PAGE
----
For the first time since the coup, the US administration has taken a clear position towards the situation in Egypt. Secretary of State John Kerry has said that the army is "restoring democracy", which means that he backs the military action very clearly.
Kerry's declaration came amid increasing tension in Egypt, as ousted President Morsi's supporters insist on continuing their protests until "the legitimate elected president" is returned to his position. The new-old regime, meanwhile, insists that "history will not go backward".
Kerry's stance came one day after the Information Minister in the army-backed government declared that the cabinet had delegated to the interior ministry the task of bringing the pro-Morsi protests to an end because they "threaten Egyptian national security". That is, of course, debateable. Nevertheless, the crucial debate is whether or not Washington's new position is useful for America's interests.
Ever since 9/11, American think tanks and government departments have sought answers for "why the Arabs and Muslims hate us". Many studies and polls show that one of the main reasons for Arab and Muslim's anger against the United State is related to American support for dictators and tyranny in the Middle East. After Kerry's declaration, one can deduce that US policymakers have not learnt much from past mistakes.
By backing the coup in Egypt, the US has sent the wrong message, not only to the Egyptian Muslim Brotherhood, but also to supporters of democratic transition in the Arab World: America will only support democracy in the Middle East if it brings US allies to power. Some will accept the US argument that Morsi failed to build a consensus with his policies, which is true. But it is also true that all Egyptian parties and factions are responsible to some extent for this failure. Moreover, 100 per cent consensus is not the norm in democracies. Even Americans are deeply divided on many issues, but there is only one way to deal with such divisions and polarity in a democracy, and that is through the ballot box, not military coups.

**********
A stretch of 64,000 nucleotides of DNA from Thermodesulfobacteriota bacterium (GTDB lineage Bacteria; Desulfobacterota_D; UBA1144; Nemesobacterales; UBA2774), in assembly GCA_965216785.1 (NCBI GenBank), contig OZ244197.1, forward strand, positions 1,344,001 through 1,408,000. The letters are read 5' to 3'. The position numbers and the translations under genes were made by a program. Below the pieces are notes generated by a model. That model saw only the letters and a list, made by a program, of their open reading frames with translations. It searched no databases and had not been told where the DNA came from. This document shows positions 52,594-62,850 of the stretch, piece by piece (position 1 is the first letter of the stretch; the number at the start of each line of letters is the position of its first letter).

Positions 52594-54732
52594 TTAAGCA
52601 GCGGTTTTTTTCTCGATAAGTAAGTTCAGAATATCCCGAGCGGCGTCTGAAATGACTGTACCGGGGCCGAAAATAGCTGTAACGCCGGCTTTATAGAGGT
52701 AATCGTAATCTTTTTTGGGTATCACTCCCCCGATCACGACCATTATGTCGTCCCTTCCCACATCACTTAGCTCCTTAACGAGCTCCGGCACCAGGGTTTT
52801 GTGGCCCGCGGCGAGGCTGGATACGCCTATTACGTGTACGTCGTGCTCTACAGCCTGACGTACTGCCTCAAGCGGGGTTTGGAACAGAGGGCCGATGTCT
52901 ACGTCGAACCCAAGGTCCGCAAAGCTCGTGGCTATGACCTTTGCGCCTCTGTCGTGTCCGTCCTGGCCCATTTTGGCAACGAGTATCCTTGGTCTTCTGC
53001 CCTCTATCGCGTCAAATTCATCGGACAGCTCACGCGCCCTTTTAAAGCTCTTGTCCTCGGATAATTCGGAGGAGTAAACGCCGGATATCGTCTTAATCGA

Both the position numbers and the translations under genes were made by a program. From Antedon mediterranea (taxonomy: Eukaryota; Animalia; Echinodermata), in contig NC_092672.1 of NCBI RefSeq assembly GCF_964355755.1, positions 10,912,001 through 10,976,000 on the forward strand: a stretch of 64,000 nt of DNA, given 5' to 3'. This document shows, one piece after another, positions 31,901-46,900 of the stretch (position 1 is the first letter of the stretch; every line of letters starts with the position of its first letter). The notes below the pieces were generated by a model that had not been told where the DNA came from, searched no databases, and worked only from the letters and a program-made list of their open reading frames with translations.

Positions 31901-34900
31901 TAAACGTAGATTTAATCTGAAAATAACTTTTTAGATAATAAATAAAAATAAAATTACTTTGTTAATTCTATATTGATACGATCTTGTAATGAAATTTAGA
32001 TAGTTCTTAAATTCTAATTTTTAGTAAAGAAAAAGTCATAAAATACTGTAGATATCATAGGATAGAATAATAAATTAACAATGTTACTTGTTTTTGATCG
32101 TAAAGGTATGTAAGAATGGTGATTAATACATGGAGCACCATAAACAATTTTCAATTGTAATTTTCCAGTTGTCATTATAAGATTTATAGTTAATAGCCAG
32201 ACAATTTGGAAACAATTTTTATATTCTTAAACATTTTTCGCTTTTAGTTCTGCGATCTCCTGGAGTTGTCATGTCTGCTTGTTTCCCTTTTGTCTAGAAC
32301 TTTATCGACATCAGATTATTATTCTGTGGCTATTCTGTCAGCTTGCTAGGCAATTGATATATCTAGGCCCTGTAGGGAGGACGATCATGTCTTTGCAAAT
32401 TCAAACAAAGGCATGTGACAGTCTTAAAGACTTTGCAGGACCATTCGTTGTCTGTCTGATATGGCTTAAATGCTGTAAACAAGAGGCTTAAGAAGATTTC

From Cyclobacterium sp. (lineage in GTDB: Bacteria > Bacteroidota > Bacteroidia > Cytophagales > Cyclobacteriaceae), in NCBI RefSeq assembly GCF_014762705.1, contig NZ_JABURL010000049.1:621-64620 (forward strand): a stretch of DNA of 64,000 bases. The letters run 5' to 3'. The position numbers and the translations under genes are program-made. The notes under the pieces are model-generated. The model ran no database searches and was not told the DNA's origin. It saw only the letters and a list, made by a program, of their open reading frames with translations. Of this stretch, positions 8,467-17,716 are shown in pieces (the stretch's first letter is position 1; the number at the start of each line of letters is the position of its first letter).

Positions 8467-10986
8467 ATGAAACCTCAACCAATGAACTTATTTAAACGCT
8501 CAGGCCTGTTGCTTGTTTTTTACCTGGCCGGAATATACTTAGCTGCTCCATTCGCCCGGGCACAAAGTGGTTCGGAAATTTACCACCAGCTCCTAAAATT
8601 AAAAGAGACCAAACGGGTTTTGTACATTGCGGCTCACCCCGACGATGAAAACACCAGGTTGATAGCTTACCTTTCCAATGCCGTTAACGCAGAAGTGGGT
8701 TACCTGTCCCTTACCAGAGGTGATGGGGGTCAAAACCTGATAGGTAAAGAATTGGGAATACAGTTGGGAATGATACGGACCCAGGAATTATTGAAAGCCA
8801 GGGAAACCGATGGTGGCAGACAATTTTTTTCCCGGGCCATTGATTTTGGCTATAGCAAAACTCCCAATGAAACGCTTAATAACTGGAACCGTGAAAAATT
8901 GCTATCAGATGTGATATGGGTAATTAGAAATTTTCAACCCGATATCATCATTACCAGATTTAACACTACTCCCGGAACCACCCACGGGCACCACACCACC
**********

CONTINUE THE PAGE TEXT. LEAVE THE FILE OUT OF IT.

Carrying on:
In the past, America has faced violent reactions to its foreign policy from jihadist groups; now, however, its policy in Egypt is likely to put it against "mainstream Islamists" and all supporters of a democratic transition in the Arab world. The new American role in Egypt demonstrates that the US appears to be incapable of learning from its mistakes and cannot understand the change in the popular mood in the so-called Arab Spring. Washington may well be working against its own interests in Egypt.
The author is a researcher in Middle Eastern Affairs
The views expressed in this article belong to the author and do not necessarily reflect the editorial policy of Middle East Monitor.